What we're currently doing on api.w.org side: https://meta.trac.wordpress.org/browser/sites/trunk/api.wordpress.org/public_html/translations/lib.php?rev=2319&marks=54-68#L53

@ocean90 ocean90 added this to the 1.1 milestone Jan 21, 2016

@ocean90 ocean90 self-assigned this Feb 25, 2016

@ocean90 ocean90 modified the milestones: Future, 1.1 Mar 13, 2016

@toolstack

This comment has been minimized.

Show comment
Hide comment
@toolstack

toolstack Mar 13, 2016

Contributor

I might go for option number 4, a combination of 2 & 3 above:

$de = new GP_Locale();
$de->english_name = 'German';
$de->native_name = 'Deutsch';
$de->lang_code_iso_639_1 = 'de';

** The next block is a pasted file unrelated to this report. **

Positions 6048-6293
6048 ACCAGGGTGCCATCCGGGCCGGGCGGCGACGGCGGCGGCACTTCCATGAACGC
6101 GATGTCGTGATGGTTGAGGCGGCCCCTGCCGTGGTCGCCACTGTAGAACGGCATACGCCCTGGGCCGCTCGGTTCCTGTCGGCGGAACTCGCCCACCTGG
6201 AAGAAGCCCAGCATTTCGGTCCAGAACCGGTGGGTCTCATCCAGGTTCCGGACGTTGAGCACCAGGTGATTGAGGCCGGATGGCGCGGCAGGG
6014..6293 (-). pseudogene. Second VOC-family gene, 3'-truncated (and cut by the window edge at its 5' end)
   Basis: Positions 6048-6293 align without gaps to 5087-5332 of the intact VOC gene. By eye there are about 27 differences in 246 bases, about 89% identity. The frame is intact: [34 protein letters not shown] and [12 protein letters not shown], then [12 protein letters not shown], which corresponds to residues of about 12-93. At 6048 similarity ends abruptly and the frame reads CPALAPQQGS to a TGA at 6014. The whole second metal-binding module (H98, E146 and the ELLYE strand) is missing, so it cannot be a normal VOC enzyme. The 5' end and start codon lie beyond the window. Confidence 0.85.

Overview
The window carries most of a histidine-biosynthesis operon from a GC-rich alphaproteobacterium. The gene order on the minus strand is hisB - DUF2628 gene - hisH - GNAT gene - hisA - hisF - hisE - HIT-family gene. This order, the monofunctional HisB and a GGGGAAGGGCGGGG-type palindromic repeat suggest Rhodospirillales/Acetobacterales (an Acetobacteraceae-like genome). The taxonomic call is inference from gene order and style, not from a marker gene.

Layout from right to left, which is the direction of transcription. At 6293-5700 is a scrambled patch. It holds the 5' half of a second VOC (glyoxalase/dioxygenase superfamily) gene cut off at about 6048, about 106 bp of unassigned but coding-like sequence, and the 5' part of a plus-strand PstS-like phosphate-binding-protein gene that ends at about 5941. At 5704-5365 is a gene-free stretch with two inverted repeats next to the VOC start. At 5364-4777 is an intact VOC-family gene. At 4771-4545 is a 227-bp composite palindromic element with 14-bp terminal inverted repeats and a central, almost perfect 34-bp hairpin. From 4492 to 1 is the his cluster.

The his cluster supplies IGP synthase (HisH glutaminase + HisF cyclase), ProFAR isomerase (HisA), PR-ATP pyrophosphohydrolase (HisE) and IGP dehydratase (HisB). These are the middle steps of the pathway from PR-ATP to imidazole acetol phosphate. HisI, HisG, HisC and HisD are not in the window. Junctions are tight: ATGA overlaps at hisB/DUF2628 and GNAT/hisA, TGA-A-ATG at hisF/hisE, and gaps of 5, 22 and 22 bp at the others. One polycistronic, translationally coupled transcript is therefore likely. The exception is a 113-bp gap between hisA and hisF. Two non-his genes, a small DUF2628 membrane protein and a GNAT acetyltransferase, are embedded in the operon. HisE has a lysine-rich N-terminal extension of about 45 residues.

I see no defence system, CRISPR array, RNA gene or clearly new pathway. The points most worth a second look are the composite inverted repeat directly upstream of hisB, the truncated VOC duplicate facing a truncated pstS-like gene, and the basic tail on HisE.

$de->country_code = 'de';
$de->wp_locale = 'de_DE';
$de->slug = 'de';
$de->google_code = 'de';
$de->facebook_locale = 'de_DE';
$de->variants = array(
    'default' => 'de',
    'formal' => 'de_formal',
    ),
);

$de_formal = clone $de;
$de_formal->english_name = 'German (Formal)';
$de_formal->native_name = 'Deutsch (Sie)';
$de_formal->wp_locale = 'de_DE_formal';

That keeps the current structure of the locale's data in tact, making it backwards compatible, but also still contain a way to find all the variants for a given locale.

Contributor

toolstack commented Mar 13, 2016

I might go for option number 4, a combination of 2 & 3 above:

$de = new GP_Locale();
$de->english_name = 'German';
$de->native_name = 'Deutsch';
$de->lang_code_iso_639_1 = 'de';
$de->country_code = 'de';
$de->wp_locale = 'de_DE';
$de->slug = 'de';
$de->google_code = 'de';
$de->facebook_locale = 'de_DE';
$de->variants = array(
    'default' => 'de',
    'formal' => 'de_formal',
    ),
);

$de_formal = clone $de;
$de_formal->english_name = 'German (Formal)';
$de_formal->native_name = 'Deutsch (Sie)';
$de_formal->wp_locale = 'de_DE_formal';